Every idea requires an extra splash of creativity to become successful and spark conversations. I’m not talking about mediocre success either. I’m talking about leave a dent in the universe kind of successful. Successful enough that the idea gets talked about around the water cooler and at little Maggies Baseball game. So successful that it’s featured on the news and talked about for years after it’s development and creation. These are the ideas that shape industries. Ideas that change the way people work. Change the way people think. These are the ideas worth talking about. These ideas however, require creativity.
Creativity is something that is slowly becoming very rare. It’s not often embraced and it’s more times than not, laughed at and ridiculed as many would rather be comfortable than take a risk. Here’s what Steve Jobs thought of creativity:
“Creativity is just connecting things. When you ask creative people how they did something, they feel a little guilty because they didn’t really do it, they just saw something. It seemed obvious to them after a while. That’s because they were able to connect experiences they’ve had and synthesize new things. And the reason they were able to do that was that they’ve had more experiences or they have thought more about their experiences than other people.”
– Steve Jobs, Wired, February, 1995
The key insight in his description of creativity is linked to the idea of connectedness. Great ideas happen when you’re able to combine traditional thinking or understanding with a concept or thought that is not directly related to the problem you’re trying to solve. When Steve Jobs and his team of designers created the very first Apple Product they didn’t look at Microsoft to identify how they can be more creative or innovative. Instead, Steve Jobs looked to the work of Picasso and the lifestyle of Buddhist Monks. The combination of these two thoughts from outside of the bubble are what combined to create some of the most user friendly and beautifully designed products in the world.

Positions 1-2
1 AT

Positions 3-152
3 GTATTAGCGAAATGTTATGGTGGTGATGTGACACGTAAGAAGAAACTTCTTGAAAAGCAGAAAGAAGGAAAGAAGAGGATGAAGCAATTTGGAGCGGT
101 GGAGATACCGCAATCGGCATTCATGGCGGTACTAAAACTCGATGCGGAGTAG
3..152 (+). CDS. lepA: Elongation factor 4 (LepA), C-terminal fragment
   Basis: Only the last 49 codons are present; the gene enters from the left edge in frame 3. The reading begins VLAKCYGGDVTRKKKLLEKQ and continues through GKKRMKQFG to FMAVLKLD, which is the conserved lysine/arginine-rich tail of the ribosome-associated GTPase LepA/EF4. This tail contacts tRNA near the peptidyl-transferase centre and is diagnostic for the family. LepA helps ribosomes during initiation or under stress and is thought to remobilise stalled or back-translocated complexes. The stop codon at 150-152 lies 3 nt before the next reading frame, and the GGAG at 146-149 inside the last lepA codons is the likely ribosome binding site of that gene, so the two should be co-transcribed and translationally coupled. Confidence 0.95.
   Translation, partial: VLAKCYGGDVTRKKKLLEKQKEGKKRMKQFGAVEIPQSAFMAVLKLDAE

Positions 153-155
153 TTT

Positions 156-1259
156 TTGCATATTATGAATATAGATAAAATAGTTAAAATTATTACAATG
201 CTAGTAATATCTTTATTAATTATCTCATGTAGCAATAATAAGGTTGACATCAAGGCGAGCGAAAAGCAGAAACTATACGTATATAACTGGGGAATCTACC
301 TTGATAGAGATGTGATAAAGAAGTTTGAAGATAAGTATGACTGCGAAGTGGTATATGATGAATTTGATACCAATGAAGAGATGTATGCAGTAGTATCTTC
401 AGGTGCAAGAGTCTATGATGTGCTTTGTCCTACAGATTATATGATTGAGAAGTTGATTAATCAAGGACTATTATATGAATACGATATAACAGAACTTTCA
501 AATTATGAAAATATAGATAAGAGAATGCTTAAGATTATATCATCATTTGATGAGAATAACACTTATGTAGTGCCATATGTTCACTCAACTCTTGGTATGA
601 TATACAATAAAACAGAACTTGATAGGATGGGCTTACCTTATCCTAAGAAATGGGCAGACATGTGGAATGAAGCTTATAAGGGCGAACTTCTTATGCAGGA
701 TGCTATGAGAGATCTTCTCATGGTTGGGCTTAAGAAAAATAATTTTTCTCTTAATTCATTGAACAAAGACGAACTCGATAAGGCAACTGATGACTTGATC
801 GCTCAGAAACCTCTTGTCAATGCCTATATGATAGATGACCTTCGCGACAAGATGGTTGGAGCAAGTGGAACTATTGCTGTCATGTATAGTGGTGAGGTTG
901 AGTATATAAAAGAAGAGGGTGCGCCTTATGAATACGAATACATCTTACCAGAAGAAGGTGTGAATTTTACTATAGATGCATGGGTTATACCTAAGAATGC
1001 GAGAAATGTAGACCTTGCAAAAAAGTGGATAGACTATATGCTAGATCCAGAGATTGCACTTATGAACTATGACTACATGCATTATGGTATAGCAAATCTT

Then we have guys like Howie Schultz who instead of going from one coffee shop to the next on the streets of Nevada decided to visit the streets of Italy. In doing so, not only was he able to have an awesome trip, he was also able to identify things that North American companies didn’t even have on their radar. Taking this knowledge he was able to crush the market and leave a dent in the coffee industry forever. All of this, simply because he like Steve Jobs stepped outside of the bubble and combined abstract knowledge to a situation that was considered to be fine and not in need of disruption.
The businesses we love are special. The advertisements we share after watching them are special. They do something different. They aren’t just like everyone else. The people behind these ideas have decided to own something and bring it to life through the combination of key insights and a deep understanding for what their customers want. These are the trouble makers who go outside the bubble just so they can pop it. They are the ones who change things.
That’s what you need to do.
If you’re running a brainstorming session with your team and want some excellent ideas, invite people who do not limit themselves to the constraints of their existing education. They need to be curious enough to learn new things and unlearn old. If you’re looking to start a business and want a competitive advantage, don’t look at your competitors. Do something else.
Take a trip to Venice. Borrow a book of ancient poetry from the library. Visit art galleries throughout your city. Talk to your mom. Whatever you do, get outside of the bubble. What happens when you do that will amaze you. Ideas will flow. Concepts will die. But greatness will blossom.
Ross Simmonds is a co-founder of dreamr and digital strategist at Colour. You can follow him on Twitter and meet up with him on one of the various dreams such as “Paintball Battle & BBQ” or “Mexican Mayhem: Tequila & Taco Tasting” through dreamr.ca